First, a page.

Hypocrite…A new Thermopolis Konan/Lilly Thompson mystery…unedited and incomplete…

Lilly stood outside under a large maple tree. Yellow ticker tape was stretched around the crime scene, various officers and crime scene specialists dotted the area looking for clues. 

“Morning, Thermopolis. We’ve got a doozy this time around.”

“Oh yeah? What’s it going to be this time, a suicide squad of vegans gone wild? Or is it a platoon of feisty feminists hell-bent on world domination?” Lilly grinned and shook her head in false anger. 

“No, it’s not any of that. We have one victim, and he was rather famous.”

“Ooh, a celebrity. Who is our unfortunate person?”

“Wilson Figueroa.”

“Never heard of him.”

“Sure, you have. He’s the subject matter expert on all things environmental. Jetsetter. Some said he was a troublemaker. He used to fly to conferences across the globe to lecture on the damage caused by fossil fuels.”

“Yeah. Never heard of him. Sounds like he was a hypocrite.”

“He was famous in certain circles, and infamous in others. Why do you think he was a hypocrite?”

Konan swatted at a mosquito that buzzed about his ears. It was that time in Mississippi, and with a hurricane churning out in the Gulf, it was going to get a lot worse. 

“You said this guy flew to conferences, yes?”

“Yeah. How else would he get to the far side of the planet?”

“That doesn’t strike you as hypocritical. Why didn’t he sail across the ocean blue on a sailboat? It doesn’t require fossil fuel, and you don’t have to worry about being called a hypocrite.”

“It takes too long, Konan.”

“So, it’s okay to lecture everyone on the damage caused by fossil fuel and going on rants about killing the planet, and how everyone should abolish the way of life we’ve built up over our 200+ years of history and create a brand-new system that is unproven and impossible to maintain-while you fly across the world polluting the air with YOUR FOSSIL FUEL CONSUMPTION.”

Lilly shrugged and looked away. I folded my arms and looked in the opposite direction. According to my partner, I’m difficult to deal with when I get agitated. I like to think that I cut through the crap and get to the point. We both settle at ‘we shouldn’t have these types of conversations.’

“Why doesn’t it surprise me you don’t care about the environment, Konan?”

I turned to face the voice. It was Chief Janko. He was built like a linebacker from the NFL, about ten years past his prime. Broad in the shoulders and back but soft in the middle, his walrus mustache and kind eyes often led criminals to think he was dense. They were often mistaken.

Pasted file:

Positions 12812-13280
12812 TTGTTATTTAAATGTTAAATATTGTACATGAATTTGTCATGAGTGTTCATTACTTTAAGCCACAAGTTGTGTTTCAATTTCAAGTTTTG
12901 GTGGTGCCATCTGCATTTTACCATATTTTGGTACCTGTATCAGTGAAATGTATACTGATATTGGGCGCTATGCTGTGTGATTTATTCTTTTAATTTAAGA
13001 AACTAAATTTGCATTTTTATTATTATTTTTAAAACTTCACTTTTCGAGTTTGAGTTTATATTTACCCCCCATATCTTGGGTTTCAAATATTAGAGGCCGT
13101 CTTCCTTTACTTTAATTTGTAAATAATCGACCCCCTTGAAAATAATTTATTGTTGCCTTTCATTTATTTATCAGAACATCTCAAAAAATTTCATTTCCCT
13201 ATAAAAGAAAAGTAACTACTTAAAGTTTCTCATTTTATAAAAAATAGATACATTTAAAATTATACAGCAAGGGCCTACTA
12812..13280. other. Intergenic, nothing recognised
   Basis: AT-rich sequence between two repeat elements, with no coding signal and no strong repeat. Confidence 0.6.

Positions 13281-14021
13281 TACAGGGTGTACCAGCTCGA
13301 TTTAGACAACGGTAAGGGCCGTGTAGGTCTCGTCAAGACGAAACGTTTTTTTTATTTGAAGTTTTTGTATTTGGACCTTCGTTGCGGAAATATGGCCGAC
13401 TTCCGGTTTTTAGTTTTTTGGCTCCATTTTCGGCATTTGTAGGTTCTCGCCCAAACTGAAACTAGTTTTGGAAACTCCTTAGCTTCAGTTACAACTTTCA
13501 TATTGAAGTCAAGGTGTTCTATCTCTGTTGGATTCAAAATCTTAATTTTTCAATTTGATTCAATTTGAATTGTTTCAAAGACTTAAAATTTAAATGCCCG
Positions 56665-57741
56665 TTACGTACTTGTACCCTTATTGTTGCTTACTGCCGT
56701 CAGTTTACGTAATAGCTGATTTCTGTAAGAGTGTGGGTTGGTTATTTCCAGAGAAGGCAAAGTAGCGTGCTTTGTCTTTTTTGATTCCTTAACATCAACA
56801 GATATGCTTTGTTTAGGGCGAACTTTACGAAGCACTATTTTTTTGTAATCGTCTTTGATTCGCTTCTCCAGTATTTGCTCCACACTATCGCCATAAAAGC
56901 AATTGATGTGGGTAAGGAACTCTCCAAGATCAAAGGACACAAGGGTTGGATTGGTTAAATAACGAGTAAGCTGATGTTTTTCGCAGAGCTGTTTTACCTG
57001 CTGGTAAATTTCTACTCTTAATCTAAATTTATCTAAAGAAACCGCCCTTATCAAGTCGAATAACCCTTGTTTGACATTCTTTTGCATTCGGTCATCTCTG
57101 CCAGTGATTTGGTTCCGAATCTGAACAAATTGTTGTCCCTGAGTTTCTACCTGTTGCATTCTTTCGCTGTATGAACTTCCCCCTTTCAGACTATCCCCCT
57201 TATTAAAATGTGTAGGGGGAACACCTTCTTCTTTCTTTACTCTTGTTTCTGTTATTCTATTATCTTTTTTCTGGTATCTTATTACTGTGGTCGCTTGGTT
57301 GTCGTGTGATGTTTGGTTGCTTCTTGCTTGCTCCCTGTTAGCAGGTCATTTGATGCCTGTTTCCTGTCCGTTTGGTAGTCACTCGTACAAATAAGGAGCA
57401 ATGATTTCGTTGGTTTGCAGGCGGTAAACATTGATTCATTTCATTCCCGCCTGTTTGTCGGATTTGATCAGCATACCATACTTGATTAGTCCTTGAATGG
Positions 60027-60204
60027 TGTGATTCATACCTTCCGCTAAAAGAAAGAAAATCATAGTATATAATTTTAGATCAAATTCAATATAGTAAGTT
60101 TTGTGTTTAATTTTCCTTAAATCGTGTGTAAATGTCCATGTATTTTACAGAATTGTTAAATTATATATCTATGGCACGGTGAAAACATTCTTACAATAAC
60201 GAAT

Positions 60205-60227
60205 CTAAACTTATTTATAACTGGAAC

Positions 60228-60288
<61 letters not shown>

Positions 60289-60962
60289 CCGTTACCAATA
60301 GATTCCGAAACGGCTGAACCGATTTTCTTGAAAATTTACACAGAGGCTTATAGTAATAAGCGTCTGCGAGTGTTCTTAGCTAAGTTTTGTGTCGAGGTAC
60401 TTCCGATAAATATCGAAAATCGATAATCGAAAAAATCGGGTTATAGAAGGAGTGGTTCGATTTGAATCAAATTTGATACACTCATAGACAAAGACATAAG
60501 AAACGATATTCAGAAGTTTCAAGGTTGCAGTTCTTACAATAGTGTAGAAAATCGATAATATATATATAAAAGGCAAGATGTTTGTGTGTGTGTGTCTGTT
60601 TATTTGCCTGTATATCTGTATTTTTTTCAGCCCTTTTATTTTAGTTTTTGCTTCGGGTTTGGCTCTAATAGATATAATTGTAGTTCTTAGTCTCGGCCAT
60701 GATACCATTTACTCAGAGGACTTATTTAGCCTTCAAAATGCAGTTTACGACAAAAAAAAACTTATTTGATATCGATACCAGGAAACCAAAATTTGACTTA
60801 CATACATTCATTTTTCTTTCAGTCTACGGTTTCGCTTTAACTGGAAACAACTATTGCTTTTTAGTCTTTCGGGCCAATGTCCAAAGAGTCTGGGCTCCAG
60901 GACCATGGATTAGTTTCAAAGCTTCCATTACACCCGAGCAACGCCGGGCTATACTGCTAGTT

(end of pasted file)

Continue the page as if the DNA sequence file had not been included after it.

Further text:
“I care, Chief. Really, I do. However, I also think that instead of you lecturing everybody about something that is not fully endorsed by the scientific community, you should lead by example. Sell your car, refuse to travel by anything that operates off fossil fuels. You know, be the change you keep preaching about.”

“Yeah, okay. I can get behind that. Why don’t you go in and look at the body? Maybe you can get a sense about that and stop yelling about this other insanity.”

“Roger that.”

Lilly had left me standing with Chief Janko. It was hard to tell with that bushy mustache blocking most of my view, but I swear he was smiling. His eyes twinkled when he got tickled.

“Lilly, hold up for a sec,” I hollered as I rushed toward her. She never slowed down or looked back. 

Tammy Bowen, our medical examiner, shook her head as she watched me try to catch up with Lilly. My partner walked over to the first officer on the scene and began questioning her. I walked over to Tammy.

“You never learn do you, Konan?”

“I guess not. What do we have?”

“Wilson Figueroa. Dead. I suppose someone got tired of hearing him preach one thing and doing another.”

“Time of death?”

“Six or seven hours ago. That’d be around 6 p.m.”

“Cause of death?”

“I’ve got to run the usual battery of test and do the autopsy, but he’s smells of gasoline. Plus, there’s the nasty head wound,” she said as she pulled the sheet back.

Figueroa’s head was smashed in. I covered my mouth and took a shallow breath. 

“Dang, man.”

“Yeah. I’m gonna say he died from blunt force trauma to the melon. Many times, over. Come by when I get him to the lab, and we can do a detailed rundown of Mr. Wilson’s injuries.”

“Sure thing.”

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